• HIV/AIDS is often found at facilities that treat STDs
  • Meningitis affects the spine and brain
  • Toxemia causes a release of bacterial toxins within the bloodstream
  • Influenza in any form can be problematic, but some cases can be deadly
  • When staphylococcus aureus or staph infection is left untreated, the infection enters the bloodstream, where it can be hazardous and can even cause death
  • Clostridium difficile colitis results from disruption of normal healthy bacteria in the colon and/or can also be transmitted from person to person by spores. It can cause severe damage to the colon and even be fatal.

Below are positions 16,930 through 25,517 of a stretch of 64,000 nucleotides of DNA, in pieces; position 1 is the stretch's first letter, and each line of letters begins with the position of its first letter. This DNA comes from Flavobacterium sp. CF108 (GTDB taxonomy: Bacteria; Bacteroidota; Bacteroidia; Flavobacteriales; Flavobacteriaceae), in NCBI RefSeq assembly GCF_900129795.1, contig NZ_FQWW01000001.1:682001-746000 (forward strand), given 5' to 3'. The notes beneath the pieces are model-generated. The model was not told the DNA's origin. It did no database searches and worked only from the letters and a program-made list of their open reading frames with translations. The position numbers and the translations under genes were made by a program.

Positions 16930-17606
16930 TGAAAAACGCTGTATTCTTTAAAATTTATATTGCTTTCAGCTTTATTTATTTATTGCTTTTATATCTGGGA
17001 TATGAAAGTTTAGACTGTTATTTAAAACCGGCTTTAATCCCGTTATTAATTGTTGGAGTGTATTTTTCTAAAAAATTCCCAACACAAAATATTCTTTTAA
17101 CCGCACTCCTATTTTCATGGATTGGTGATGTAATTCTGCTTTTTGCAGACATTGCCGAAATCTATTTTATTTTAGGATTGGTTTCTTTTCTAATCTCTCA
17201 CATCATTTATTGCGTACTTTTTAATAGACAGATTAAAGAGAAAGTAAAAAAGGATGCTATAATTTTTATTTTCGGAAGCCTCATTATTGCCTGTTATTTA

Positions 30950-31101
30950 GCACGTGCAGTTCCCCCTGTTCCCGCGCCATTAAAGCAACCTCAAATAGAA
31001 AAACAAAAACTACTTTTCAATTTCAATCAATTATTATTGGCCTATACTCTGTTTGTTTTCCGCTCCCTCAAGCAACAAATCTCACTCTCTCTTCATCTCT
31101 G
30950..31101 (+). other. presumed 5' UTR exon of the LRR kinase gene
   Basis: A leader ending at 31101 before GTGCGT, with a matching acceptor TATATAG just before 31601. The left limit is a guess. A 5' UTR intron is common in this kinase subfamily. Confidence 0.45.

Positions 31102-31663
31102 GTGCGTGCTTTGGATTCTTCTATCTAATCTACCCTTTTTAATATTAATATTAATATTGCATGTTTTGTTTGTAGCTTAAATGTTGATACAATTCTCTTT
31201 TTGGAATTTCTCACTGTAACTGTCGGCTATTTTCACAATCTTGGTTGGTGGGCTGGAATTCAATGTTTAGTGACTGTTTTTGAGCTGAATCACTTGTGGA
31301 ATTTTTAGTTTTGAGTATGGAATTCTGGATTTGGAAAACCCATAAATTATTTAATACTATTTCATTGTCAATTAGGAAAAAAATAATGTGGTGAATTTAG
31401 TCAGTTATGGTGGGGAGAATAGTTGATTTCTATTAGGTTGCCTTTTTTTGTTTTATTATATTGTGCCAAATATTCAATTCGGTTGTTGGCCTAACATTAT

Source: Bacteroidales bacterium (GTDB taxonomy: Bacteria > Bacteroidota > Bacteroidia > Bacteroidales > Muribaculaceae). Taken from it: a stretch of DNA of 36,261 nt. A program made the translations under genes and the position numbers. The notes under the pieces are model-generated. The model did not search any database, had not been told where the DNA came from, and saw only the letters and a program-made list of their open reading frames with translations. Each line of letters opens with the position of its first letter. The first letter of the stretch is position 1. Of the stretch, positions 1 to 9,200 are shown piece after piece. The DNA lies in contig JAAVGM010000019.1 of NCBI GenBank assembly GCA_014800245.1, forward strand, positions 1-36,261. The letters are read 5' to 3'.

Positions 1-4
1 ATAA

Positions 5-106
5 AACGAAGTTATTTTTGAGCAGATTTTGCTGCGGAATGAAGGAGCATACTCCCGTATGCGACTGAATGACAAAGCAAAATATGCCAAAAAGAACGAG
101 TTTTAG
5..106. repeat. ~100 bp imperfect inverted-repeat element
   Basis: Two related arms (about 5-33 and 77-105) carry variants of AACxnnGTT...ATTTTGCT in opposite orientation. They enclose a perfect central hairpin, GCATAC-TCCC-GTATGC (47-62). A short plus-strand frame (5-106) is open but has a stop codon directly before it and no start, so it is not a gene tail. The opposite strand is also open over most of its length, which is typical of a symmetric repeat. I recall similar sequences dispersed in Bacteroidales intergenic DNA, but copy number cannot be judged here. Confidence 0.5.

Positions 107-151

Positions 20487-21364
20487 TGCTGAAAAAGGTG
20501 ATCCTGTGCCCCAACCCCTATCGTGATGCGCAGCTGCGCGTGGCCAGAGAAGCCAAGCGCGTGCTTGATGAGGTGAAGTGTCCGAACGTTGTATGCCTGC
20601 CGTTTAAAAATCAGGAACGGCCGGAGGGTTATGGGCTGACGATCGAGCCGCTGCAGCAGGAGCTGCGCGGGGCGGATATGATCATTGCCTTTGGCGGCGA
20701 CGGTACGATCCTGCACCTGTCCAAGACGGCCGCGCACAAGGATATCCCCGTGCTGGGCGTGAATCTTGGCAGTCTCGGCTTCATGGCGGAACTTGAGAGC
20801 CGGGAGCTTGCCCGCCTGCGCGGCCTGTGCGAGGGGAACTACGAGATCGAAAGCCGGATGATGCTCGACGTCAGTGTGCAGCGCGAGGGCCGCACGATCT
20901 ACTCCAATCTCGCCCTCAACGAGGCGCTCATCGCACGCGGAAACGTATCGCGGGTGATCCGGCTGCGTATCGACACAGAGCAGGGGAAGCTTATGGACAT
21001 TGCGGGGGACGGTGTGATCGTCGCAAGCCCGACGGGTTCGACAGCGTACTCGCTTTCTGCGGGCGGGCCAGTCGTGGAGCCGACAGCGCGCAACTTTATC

• Hospital-acquired pneumonia refers to any pneumonia contracted by a patient in a hospital at least 48–72 hours after being admitted that is usually caused by a bacterial infection, rather than a virus.
  • Enterobacteriaceae are a large family of different types of germs (bacteria) that commonly cause infections in healthcare settings. Escherichia coli or E. coli can cause urinary tract infections, respiratory illness and pneumonia, and other illnesses.

Philadelphia Hospital-Acquired Infections Lawyers

Patients seeking medical attention have enough on their plate to worry over besides whether or not healthcare providers have failed to wash their hands. Hospital-acquired infections are serious but largely preventable illnesses. If you or a loved one received medical care in Philadelphia and contracted a hospital-acquired infection, contact the experienced medical malpractice lawyers at Lopez McHugh LLP now for a free case consultation. There is limited time to act following your injury, so don’t delay.